A record number of new churches are launching across North America. Most will initially choose to meet in a rented facility—often a school, movie theater or community center. While church is never only about the building, renting a space that works with your vision for the new church or campus is very important.

You want your space to be recognizable, navigable, relevant and affordable. You know that environment and attendee experience matters, and you want the site to capture your church’s DNA and personality.

Having helped thousands of churches launch strong and thrive in rented spaces over the past twenty years, our company has determined five “must-haves” when it comes to selecting your portable site.

Strategy #1: A Welcoming Atmosphere

We know the connections new visitors make with existing members is ultimately what will help them grow into fruitful members of your church community. Surveys show that most visitors make up their mind to return within their first seven minutes on your campus. As such, the tone of your environment and volunteers is critical. Many venues (a school with cinderblock walls, for example) might not provide a welcoming atmosphere on their own. Fortunately, it’s easy to turn this type of venue into the welcoming environment you want using extra treatments and equipment.

Even so, the one thing money can’t buy is hospitality—that requires warm, welcoming people out front where visitors arrive. Additionally, setting up a café in the venue’s lobby or courtyard makes people feel at home by offering them something special. And, while it’s critical to use signage to ensure all areas are easy to find, it’s equally important to strategically position people to answers visitors’ questions.

Strategy #2: A Great A/V Experience

Thinking about all the technology needed to run a church service on Sunday morning can be daunting—especially in the context of a rented venue. So, let’s break it down into more manageable pieces. You will need a custom combination of:

  • Speakers with the right coverage patterns and dispersion.
  • Projectors sized right, based on screen size and lighting control.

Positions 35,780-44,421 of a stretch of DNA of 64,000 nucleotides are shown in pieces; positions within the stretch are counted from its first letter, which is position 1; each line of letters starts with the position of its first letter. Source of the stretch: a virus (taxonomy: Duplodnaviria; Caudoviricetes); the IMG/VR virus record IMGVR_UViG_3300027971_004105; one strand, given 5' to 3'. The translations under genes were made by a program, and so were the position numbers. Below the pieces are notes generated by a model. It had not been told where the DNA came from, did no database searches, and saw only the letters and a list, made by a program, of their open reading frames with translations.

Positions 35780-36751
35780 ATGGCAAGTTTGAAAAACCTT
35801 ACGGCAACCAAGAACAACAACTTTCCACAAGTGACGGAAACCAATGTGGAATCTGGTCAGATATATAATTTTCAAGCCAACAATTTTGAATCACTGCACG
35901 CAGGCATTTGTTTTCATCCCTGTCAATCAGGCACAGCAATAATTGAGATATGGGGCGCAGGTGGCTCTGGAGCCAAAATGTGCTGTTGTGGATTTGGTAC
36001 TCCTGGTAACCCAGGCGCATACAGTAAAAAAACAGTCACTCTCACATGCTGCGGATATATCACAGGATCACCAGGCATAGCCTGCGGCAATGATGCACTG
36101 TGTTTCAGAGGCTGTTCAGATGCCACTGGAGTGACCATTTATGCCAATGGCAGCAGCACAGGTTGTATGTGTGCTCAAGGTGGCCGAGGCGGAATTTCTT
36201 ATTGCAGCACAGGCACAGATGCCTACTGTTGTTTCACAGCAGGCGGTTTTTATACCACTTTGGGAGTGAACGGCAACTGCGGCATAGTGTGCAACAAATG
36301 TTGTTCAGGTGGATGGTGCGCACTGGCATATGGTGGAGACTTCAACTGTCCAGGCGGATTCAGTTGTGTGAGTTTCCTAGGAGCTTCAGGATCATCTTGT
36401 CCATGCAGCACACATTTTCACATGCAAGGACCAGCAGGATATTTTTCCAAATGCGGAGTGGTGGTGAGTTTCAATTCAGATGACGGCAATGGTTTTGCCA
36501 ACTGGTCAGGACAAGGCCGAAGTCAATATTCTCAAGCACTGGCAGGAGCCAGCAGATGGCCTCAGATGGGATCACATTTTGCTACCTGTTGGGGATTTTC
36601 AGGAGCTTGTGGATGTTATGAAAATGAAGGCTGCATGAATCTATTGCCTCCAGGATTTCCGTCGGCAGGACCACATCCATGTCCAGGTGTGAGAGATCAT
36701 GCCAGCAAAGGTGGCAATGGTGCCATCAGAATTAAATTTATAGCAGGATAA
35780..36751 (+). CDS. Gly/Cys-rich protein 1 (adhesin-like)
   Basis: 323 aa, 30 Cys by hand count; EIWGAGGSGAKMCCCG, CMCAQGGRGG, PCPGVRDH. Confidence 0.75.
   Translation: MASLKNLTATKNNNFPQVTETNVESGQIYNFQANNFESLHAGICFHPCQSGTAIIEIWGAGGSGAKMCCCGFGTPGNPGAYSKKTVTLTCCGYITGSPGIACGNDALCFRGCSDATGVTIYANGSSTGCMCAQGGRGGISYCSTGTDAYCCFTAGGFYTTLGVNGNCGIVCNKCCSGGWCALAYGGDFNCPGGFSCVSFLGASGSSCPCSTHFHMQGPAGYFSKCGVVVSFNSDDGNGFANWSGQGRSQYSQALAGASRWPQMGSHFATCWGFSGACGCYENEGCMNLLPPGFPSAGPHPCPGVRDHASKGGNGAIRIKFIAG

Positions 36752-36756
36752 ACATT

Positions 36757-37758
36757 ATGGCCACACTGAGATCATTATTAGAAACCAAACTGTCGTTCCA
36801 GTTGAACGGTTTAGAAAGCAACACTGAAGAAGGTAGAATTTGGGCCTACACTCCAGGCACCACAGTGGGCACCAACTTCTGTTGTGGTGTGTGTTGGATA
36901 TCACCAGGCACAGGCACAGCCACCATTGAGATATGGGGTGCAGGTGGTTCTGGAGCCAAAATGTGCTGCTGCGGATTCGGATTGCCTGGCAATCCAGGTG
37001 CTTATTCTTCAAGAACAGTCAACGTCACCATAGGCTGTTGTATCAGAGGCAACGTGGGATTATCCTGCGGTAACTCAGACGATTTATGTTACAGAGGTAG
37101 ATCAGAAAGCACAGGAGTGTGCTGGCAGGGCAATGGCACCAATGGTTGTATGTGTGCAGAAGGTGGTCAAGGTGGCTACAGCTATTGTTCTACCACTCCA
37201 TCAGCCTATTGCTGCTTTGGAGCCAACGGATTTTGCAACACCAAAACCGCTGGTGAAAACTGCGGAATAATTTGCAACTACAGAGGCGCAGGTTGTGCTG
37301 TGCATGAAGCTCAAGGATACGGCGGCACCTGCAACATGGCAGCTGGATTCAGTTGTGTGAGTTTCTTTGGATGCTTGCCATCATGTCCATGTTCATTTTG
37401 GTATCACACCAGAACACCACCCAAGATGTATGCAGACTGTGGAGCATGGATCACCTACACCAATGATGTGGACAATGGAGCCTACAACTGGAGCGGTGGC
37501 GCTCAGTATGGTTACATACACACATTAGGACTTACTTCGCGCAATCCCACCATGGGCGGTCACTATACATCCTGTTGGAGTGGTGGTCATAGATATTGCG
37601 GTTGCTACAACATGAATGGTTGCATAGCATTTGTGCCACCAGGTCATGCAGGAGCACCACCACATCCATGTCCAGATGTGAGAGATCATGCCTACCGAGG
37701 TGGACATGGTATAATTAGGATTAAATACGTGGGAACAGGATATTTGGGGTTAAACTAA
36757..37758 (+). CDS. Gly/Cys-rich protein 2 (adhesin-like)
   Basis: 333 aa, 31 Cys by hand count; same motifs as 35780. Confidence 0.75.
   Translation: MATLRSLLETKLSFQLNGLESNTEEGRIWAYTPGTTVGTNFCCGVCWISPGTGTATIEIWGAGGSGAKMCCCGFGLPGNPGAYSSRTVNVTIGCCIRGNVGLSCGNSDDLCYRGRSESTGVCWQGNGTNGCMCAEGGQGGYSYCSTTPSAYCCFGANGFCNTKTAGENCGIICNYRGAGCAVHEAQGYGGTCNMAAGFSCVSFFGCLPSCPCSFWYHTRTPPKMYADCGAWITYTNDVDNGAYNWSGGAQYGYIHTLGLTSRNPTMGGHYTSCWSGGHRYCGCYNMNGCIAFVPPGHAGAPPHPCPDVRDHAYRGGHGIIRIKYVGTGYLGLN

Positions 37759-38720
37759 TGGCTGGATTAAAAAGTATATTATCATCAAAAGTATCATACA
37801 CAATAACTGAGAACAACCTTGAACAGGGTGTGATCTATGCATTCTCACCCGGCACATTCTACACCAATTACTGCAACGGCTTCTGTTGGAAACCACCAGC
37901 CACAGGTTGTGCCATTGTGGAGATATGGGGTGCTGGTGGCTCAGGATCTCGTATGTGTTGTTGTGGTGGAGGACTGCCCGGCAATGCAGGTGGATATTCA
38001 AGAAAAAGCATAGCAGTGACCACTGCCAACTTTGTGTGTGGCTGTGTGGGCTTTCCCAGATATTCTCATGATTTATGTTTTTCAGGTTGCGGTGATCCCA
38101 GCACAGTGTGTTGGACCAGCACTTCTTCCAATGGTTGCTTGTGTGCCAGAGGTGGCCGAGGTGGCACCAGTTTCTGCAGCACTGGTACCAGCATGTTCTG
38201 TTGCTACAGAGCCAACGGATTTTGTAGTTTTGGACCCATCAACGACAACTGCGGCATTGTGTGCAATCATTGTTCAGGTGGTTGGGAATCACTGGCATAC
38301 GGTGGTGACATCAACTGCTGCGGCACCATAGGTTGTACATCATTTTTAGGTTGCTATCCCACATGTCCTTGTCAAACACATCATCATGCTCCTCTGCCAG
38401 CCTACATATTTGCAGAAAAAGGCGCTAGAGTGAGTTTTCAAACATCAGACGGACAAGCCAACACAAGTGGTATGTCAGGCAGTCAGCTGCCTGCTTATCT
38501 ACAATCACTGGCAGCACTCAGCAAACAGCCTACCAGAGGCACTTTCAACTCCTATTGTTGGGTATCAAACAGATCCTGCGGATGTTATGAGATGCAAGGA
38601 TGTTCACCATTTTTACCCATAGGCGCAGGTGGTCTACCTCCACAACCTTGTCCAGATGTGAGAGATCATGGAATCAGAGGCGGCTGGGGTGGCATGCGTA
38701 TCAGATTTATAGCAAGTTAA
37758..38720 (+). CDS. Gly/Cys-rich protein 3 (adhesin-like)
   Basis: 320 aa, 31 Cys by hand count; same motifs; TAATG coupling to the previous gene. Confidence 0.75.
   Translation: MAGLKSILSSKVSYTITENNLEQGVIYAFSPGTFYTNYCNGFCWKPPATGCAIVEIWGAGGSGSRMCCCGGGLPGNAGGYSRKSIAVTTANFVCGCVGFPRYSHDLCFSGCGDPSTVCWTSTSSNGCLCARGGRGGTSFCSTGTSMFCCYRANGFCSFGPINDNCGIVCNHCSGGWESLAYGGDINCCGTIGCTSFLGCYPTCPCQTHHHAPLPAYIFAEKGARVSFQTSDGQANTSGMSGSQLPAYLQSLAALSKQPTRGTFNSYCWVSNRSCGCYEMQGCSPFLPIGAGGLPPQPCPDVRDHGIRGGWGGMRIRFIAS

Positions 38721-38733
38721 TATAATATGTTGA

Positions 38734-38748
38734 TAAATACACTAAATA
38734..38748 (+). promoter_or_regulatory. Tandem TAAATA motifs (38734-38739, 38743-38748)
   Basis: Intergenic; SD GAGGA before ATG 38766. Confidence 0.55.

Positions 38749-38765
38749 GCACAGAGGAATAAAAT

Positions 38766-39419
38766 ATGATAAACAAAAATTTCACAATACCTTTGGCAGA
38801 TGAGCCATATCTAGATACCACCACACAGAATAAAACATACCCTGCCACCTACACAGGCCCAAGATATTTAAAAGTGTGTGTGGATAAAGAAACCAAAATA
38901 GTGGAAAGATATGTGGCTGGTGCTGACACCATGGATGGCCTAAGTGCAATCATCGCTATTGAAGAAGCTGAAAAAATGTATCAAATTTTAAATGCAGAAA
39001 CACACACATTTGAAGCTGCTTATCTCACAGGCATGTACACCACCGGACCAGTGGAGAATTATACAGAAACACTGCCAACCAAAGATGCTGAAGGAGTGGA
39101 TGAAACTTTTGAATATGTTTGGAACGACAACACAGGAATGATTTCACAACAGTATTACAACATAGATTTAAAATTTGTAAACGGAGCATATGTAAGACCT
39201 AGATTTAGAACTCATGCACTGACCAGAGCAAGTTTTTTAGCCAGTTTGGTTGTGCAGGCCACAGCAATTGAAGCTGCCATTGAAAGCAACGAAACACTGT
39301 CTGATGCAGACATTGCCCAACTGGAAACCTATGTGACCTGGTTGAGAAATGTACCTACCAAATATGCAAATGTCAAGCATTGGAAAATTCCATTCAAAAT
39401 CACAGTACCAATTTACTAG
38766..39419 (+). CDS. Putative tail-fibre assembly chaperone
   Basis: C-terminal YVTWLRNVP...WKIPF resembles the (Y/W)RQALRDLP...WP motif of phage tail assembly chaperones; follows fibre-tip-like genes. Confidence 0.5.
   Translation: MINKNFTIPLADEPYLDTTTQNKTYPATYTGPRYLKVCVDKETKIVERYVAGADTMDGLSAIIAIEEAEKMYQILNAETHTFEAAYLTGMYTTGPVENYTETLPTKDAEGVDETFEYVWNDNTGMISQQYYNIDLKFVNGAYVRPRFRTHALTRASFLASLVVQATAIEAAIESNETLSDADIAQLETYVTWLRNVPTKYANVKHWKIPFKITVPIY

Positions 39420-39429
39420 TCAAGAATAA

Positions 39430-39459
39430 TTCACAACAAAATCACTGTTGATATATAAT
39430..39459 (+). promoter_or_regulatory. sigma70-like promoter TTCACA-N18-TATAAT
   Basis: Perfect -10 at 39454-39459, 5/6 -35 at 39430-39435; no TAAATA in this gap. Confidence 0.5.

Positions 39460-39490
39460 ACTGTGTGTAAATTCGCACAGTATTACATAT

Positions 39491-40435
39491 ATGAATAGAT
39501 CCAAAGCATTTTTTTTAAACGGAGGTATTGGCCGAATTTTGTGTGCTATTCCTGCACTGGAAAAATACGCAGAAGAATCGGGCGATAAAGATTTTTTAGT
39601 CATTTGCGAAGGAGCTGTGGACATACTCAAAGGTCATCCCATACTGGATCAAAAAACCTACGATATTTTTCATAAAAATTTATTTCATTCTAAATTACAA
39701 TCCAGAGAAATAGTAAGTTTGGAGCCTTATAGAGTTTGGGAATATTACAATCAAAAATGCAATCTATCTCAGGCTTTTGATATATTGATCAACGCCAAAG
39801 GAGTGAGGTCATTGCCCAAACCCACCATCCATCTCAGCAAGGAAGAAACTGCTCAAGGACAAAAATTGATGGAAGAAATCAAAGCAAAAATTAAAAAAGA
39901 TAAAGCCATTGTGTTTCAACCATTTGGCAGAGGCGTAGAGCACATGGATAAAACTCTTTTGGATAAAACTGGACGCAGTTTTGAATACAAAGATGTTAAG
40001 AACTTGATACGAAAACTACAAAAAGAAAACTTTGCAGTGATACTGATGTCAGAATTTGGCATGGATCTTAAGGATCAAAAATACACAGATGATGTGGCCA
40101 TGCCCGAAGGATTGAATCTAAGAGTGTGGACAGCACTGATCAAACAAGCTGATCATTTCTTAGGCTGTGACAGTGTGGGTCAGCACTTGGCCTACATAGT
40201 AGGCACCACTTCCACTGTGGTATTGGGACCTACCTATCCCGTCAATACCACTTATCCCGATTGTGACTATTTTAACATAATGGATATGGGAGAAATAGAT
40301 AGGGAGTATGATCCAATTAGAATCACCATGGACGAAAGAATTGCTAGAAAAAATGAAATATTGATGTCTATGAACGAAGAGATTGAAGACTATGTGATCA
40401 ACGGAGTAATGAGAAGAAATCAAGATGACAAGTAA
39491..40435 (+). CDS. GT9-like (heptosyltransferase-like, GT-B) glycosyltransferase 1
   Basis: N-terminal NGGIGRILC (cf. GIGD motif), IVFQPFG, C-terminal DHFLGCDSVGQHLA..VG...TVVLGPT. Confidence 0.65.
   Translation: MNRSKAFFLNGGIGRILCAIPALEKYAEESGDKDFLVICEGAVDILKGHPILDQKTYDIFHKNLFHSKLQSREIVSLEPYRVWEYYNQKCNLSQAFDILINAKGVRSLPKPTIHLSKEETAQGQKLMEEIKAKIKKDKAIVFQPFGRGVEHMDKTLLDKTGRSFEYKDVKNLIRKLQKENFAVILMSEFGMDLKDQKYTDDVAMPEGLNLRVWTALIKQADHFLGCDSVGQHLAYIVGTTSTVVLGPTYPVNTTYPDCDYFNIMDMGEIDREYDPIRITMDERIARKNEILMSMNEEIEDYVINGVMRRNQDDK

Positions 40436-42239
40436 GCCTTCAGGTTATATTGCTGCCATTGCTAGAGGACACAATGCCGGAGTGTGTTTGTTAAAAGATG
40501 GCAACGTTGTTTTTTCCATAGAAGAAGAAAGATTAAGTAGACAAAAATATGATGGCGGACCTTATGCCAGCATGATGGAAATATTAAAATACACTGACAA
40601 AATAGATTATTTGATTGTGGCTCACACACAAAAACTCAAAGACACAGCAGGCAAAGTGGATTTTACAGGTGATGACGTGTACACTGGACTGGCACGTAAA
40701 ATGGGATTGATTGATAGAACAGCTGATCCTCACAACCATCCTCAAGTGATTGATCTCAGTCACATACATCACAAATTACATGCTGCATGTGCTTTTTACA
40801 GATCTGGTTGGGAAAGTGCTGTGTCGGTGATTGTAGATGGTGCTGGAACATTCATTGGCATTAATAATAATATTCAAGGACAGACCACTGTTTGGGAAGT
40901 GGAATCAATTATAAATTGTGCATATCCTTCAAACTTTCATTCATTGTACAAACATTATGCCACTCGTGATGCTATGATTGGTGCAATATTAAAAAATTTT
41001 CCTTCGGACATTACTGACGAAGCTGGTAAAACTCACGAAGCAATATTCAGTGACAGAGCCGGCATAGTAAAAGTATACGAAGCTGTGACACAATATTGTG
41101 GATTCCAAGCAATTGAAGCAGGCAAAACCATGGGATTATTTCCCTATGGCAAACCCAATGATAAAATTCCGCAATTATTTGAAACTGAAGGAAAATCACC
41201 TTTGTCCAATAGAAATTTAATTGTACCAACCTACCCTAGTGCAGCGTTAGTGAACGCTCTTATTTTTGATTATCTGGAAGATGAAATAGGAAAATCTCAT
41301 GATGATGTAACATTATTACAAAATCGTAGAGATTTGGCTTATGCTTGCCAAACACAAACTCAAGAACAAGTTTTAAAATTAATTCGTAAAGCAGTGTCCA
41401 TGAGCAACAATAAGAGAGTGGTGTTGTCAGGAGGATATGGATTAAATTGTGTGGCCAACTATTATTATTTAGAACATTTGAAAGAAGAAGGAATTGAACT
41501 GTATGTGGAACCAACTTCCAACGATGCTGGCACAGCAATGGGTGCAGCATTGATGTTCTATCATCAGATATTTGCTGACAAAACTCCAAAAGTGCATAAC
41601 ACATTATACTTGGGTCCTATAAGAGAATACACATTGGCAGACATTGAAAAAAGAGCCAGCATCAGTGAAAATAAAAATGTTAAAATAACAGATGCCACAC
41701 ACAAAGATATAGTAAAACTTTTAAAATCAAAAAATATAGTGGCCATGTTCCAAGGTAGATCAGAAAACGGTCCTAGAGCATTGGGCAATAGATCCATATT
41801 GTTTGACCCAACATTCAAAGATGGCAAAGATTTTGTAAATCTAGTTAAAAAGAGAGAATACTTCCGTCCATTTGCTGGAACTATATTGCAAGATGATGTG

• Correct-size screens viewable from anywhere in the room.
  • Wireless microphones that won’t encounter drop-outs due to competing frequencies in your region.
  • Wires to connect everything.

You must also be able to easily transport and set up all this technology each week.

Thankfully, there are companies, experts and systems available to turn this complex project into a simply elegant worship environment that volunteers can set up and use—regardless of the venue. Explore these options.

Strategy #3: A Safe, Fun Children’s Area

Church leaders know better than anyone the importance of a safe, secure (and fun!) children’s area. Parents want to know their little ones are in good hands. In a portable church environment, achieving this type of space requires a little extra effort.

If your church meets in a movie theater, the kids’ space could be in the lobby, the hallway or even a party room. If your church meets in a school, the gymnasium can be divided up for different age groups (just make sure it’s air-conditioned!) Dingy walls or inappropriate posters can be covered up using “scuba walls”—floor-to-ceiling coverings made from Scuba material—or something similar. Simple tools like these can completely transform a space into a clean, bright, fun environment.

Strategy #4: Parking and Easy Access

If your church is meeting in a school or movie theater, you’ll likely have a convenient parking lot. But, what if it isn’t big enough?

On average, you’ll want to allow for 1.7 adults per car. What is your visitor estimate? Will you have enough onsite parking? If not, consider renting parking spaces. Ask a nearby building or business if your church can use its parking accommodations on Sunday mornings. If your church is meeting in the city, consider renting out space in a parking garage, or at least negotiating for a discounted rate for your visitors.

Strategy #5: Clear Signage

Direct, informative signs should not only get people where they need to be, but create a great first impression. In rented facilities, this can be a challenge; often, you’re competing with permanent signage. So, your church needs to ensure its signs stand out.

To this end, a basic rule of thumb is to always have a sign in view. When a visitor is standing at one of your signs, there should be at least one other sign in view. It will be a more enjoyable experience if the visitor is quickly and easily able to find exactly where he or she needs to go.

Finding a site where you can launch your portable church is challenging—and involved. Keeping these five tenets in mind will aid your selection process and go a long way toward launching strong.